I’m not a huge fan of baby groups but I went to a lot with my first as it got me out of the house, gave my baby a change of scene and I did get to chat with other mums. There are so many different ones out there, do give it a try.
35. Housework can wait
Don’t worry about the vacuuming, and cleaning the bathrooms can wait another day or two. If you’ve got 30 minutes to relax while the baby naps, then take advantage of that.
36. Be wardrobe wise
Don’t buy clothes that stain easily, are hand wash only or need ironing. You need stuff that can be thrown in the washing machine and hung up to dry. That’s complicated enough!
37. You need to try and see the funny side
Sometimes everything that can go wrong, goes wrong all day. You put on a white top and it gets poo on it. You change your baby after she’s pooed through her clothes, she then vomits all over the new outfit. You need to keep your sense of humour. Laugh it off, shake it off, tomorrow is another day.
38. Sudocrem is awesome
It soothes red bums quickly and can also be used on your spots.
39. Meal planning and ready meals will save you
Yes you need to eat healthily. But you also don’t need to spend two hours slaving over a hot stove every night. Fill the freezer with batch cooking, plan for simple but hearty meals (chicken breasts and some veg, boring but easy).
40. Preparation for going out is key
Try to have a large changing bag ready with everything you need for a longer day out, such as a few outfit changes, nappies, wipes, bottle, rattle etc. Also have a smaller bag with just a spare change of clothes and nappy for when you’re nipping to the shops. The day you forget the small bag for a short trip is the day you will need it.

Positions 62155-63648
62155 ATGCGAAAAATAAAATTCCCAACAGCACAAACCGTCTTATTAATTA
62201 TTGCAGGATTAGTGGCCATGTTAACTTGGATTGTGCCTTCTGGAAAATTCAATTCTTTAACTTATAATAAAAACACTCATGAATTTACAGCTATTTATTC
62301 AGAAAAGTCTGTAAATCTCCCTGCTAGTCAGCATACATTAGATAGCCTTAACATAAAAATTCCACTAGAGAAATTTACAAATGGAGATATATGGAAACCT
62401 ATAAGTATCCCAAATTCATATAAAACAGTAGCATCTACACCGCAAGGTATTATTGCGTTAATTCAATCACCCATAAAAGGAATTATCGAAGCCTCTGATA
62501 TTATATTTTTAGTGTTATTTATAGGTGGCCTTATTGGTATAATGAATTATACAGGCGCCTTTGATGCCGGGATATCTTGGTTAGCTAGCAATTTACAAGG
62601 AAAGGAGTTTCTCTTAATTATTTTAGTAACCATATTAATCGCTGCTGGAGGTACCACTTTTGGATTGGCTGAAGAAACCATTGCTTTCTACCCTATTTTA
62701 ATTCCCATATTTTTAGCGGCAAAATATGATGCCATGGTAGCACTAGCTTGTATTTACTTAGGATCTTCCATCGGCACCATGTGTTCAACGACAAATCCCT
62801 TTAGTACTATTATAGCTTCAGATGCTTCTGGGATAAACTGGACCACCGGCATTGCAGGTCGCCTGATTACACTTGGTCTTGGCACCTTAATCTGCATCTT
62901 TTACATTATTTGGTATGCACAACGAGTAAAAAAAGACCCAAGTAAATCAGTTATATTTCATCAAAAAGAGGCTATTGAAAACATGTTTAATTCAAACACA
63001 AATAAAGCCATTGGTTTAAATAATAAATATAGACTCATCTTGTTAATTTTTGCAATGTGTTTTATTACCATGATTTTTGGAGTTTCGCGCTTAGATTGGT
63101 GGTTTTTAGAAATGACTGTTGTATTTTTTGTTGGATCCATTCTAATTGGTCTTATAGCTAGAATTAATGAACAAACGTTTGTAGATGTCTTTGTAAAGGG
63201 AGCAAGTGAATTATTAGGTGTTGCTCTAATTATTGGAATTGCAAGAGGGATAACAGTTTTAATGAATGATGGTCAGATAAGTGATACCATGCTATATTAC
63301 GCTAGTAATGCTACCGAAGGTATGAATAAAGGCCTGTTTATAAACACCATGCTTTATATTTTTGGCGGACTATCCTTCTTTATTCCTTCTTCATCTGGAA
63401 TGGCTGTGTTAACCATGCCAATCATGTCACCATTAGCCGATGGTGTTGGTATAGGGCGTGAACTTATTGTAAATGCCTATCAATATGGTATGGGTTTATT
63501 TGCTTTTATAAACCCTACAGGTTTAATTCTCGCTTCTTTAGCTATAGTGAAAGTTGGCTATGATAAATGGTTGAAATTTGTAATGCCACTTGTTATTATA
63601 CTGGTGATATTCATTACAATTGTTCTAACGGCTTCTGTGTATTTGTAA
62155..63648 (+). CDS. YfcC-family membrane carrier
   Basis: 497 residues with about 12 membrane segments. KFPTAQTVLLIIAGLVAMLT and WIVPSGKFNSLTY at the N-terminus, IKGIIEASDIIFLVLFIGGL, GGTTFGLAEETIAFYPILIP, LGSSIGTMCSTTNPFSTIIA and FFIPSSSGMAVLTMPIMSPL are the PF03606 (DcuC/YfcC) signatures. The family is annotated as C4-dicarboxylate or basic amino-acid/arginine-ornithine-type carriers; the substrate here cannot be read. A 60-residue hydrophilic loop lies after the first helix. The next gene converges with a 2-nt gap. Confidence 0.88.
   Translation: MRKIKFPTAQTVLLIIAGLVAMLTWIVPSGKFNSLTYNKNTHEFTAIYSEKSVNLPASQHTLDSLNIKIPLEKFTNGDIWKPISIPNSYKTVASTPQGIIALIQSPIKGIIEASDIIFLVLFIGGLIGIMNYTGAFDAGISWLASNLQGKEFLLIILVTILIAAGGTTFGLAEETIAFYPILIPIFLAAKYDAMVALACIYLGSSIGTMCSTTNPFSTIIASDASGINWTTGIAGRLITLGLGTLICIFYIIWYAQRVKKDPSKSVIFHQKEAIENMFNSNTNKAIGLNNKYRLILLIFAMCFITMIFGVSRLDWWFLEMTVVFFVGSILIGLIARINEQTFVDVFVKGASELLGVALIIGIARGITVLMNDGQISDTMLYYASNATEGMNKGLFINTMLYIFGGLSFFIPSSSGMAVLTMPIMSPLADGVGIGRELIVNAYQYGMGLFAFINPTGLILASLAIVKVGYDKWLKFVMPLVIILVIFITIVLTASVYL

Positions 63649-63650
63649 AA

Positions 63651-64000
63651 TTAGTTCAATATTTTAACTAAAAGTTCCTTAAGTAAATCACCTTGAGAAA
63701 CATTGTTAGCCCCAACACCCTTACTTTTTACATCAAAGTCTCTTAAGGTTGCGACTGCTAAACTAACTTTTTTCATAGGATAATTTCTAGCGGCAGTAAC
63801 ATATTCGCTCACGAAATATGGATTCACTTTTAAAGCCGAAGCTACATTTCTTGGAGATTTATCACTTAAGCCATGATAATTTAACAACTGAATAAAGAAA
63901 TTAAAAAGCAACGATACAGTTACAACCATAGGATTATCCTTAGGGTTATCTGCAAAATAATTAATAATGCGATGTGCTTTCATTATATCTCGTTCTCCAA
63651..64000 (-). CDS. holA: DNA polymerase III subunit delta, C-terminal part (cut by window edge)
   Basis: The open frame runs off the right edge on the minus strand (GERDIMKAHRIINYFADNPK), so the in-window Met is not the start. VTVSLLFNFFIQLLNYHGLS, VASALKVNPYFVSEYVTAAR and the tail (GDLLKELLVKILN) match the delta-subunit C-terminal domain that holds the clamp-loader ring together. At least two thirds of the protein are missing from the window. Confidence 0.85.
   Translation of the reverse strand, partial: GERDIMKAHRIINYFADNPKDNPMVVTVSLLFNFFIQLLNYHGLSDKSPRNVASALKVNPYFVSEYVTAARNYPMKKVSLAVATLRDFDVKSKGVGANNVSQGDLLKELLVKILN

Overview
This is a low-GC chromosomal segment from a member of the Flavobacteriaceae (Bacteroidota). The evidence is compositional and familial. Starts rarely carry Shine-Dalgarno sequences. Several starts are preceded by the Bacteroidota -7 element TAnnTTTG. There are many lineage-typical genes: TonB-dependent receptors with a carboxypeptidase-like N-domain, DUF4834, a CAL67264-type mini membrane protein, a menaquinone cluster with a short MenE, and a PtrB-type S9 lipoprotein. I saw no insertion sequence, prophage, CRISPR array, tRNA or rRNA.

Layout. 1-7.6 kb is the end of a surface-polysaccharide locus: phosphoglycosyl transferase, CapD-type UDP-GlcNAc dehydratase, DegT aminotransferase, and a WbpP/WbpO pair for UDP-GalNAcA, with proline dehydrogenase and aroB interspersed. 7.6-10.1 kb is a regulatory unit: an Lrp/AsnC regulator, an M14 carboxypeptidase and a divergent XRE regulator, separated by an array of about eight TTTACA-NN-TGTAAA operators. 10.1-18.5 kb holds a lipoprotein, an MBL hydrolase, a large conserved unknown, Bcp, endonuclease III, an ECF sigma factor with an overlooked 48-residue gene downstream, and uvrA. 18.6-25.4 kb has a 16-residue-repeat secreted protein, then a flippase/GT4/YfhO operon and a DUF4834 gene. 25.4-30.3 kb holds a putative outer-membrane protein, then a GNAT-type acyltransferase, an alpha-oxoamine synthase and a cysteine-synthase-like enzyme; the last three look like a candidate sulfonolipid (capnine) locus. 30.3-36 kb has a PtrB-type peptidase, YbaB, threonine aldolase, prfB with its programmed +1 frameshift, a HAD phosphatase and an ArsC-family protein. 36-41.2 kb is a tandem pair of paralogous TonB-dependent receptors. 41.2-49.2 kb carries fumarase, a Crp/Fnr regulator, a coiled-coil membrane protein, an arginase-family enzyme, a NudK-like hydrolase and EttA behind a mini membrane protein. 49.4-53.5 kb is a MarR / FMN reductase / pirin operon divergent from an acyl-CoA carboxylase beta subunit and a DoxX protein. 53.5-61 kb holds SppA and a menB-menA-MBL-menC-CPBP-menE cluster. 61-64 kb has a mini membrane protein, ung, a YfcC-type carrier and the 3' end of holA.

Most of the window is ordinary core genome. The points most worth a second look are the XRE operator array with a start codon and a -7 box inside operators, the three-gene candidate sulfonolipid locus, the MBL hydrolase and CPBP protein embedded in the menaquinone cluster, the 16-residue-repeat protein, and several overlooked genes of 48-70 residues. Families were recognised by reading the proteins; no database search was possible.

41. Your hair may start falling out
Mine came out in big clumps. It was scary but it does stop and you won’t go bald!
42. Your boobs will sag regardless of whether you’re breastfeeding
This is a hormone thing. Invest in some new bras to ease the pain.
43. Mum face
Melasma is common in pregnant women due to hormones. It causes brown marks on the forehead, nose and cheeks. It doesn’t look great. There’s bugger all you can do about it though, so invest in a decent concealer.
44. You don’t need a million baby skincare products
Unless your baby has eczema, there’s not a whole lot you need to do with your baby’s skin. You don’t need bubble bath in the early weeks and you don’t need a shelf full of creams and ointments.
When your baby is a few weeks old, just some bubble bath and a good moisturiser or baby oil for after is all you need.
45. Rolling over happens when you least expect it
I thought my baby was weeks away from rolling when she nearly dived off the edge of the changing mat. Never step away when they’re on there, they will surprise you!
46. Try to avoid putting a baby who has just fed in to their car seat
I’ve had a few projectile vomits in my time. It’s a right pain when you were just about to go out.
47. Blackout curtains are a good idea
This helps to teach your baby the difference between night and day. It can also make naps easier if the room is dark. Great Little Trading Company do some lovely blackout nursery curtains.
48. Try to remember to keep up with your baby book
If you don’t have a baby book, the red book you’re given after birth has a milestones section for recording when your baby has done certain things. Keep up with it, because you will forget when these milestones happened.
Bit by bit it does get easier and you will start to feel more human. You will also come to realise you actually know what you’re doing. The self-doubt does fade away.
50. You will love them like crazy
It’s incredible how much love you have for your babies. There’s nothing like it, but the trouble is it will make you want to go through it all over again with another child!